According to correlation analysis as well as fundamentals of multivariable grey model and PSO algorithm, the procedure of the proposed algorithm is described as follows:(a)Extract all the historic power generation volume, air temperature (average for day time), and illumination intensity from archive (the data of power generation volume comes from the inverter; solar radiation intensity and air temperature come from environmental monitor).(b)Generate sample matrix and accumulative sequence subsequently.(c)Set parameters of PSO, including training factors, weight, lower and upper bounds of position and velocity, number of initial particles, and maximum number of iterations.(d)Obtain the Fitness Function of PSO, which is given by deviation between fitted values and real values of the sample sequence:(e)Initialize the position and velocity of each particle as well as its local extreme and global extreme and then calculate the level of fitness of each particle.(f)Update local extreme and global extreme of each particle according to its level of fitness.(g)Iterate and update particle’s position and velocity based on (12) and (13) every loop.(h)Iteration continues until the number of iterations exceeds the max number. Then, the particle position can be obtained in terms of global extreme.(i)The prediction is achieved by inputting to multivariable grey model.

The detailed flowchart of the proposed model is shown in Figure 1.

Figure 1: The flowchart of the optimization model.

In the conventional grey theory model, is set to a fixed value such as 0.5. However, in the optimization model, the sample sequence is iterated through the PSO algorithm until the global optimal solution is found, and then is put into the multivariable grey theory for subsequent predictions. Compared with pure grey theory, the background value obtained by PSO algorithm is more reasonable and also shows a better prediction effect in actual prediction.

4. Forecasting Results and Discussions

To validate the proposed prediction model, in this paper, the real data samples from number 4 inverter (SG100KTL, made by Sungrow Power Supply Co., Ltd.) in Wuhan International Exhibition Center from July 25 to Oct. 12 were employed. The daily power generation volume forecasting was made from 8 days’ datum starting from July 25. The experimental results from both the proposed model and the old model are shown in Figure 2.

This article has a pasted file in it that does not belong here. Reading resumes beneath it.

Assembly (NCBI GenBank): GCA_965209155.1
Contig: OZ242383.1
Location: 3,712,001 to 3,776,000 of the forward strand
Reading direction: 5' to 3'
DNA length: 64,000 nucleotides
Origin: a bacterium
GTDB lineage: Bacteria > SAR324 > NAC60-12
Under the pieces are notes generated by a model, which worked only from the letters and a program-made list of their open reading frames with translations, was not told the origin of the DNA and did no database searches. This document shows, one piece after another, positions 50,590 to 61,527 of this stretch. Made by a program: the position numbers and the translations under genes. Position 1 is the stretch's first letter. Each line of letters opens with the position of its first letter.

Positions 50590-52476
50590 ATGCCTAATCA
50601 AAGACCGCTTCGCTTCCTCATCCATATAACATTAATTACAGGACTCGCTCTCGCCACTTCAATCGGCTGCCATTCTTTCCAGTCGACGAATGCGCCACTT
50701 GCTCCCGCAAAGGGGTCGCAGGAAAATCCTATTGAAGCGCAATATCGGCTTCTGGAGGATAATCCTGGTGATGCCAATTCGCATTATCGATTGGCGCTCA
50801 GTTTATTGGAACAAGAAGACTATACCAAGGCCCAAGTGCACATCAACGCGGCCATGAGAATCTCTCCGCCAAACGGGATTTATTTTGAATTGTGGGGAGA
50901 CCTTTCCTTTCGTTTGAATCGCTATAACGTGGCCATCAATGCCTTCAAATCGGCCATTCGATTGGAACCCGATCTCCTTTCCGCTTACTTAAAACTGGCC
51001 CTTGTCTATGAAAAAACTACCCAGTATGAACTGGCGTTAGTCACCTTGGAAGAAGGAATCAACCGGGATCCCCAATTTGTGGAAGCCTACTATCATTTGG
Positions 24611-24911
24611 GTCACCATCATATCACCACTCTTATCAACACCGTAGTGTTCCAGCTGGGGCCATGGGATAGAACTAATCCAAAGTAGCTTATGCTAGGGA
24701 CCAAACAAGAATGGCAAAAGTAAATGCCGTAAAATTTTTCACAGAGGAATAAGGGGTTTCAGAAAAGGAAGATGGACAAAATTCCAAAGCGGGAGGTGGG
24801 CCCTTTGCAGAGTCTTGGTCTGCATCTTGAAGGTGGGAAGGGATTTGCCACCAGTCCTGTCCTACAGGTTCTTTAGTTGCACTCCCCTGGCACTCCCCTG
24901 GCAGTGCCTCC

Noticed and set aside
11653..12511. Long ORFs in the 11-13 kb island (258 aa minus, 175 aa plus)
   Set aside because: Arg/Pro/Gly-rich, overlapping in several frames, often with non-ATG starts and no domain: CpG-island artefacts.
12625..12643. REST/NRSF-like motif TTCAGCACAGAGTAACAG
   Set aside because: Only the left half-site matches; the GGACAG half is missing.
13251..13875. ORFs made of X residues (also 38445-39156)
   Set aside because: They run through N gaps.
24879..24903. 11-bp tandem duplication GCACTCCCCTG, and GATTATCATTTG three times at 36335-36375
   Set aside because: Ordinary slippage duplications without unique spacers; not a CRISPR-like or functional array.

Figure 2: The forecasting results by using (a) the proposed model, (b) old model, and (c) comparison of the percent error between two models.

Figure 2 shows the forecasting error by using the proposed model, the old model, and comparison between the two. Several conclusions can be drawn from these figures. Firstly, from Figures 2(a) and 2(b), it is observed that both models demonstrate their functionalities from variation trend perspective, especially in September. Secondly, from time series aspect, it is calculated that the Mean Absolute Percentage Error (MAPE) and Root Mean Square Error (RMSE) during Aug. 2 and Oct. 11 are 5.2352% and 28.83 (kWh), respectively, which are far less than those of the old model. In addition, from Figure 2(c), it is easily seen from prediction errors of two single dates, that is, Aug. 23 and Sep. 23, that the proposed model yields 18.17% and 13.95% individually, while the prediction errors of the old model are 44.87% and 33.63%. The reason of the invalidity of the old model in this case is that is always equal to 0.5 in (5), which, however, may not fit in some harsh scenarios. The proposed model calculates the value of adaptively according to historic records, and thus it is able to improve the prediction accuracy. The Key Parameter Indicators (KPIs) of two weeks mentioned above are listed in Tables 1 and 2.

Table 1: Analysis of forecasting results on August 23.
Table 2: Analysis of forecasting results on September 23.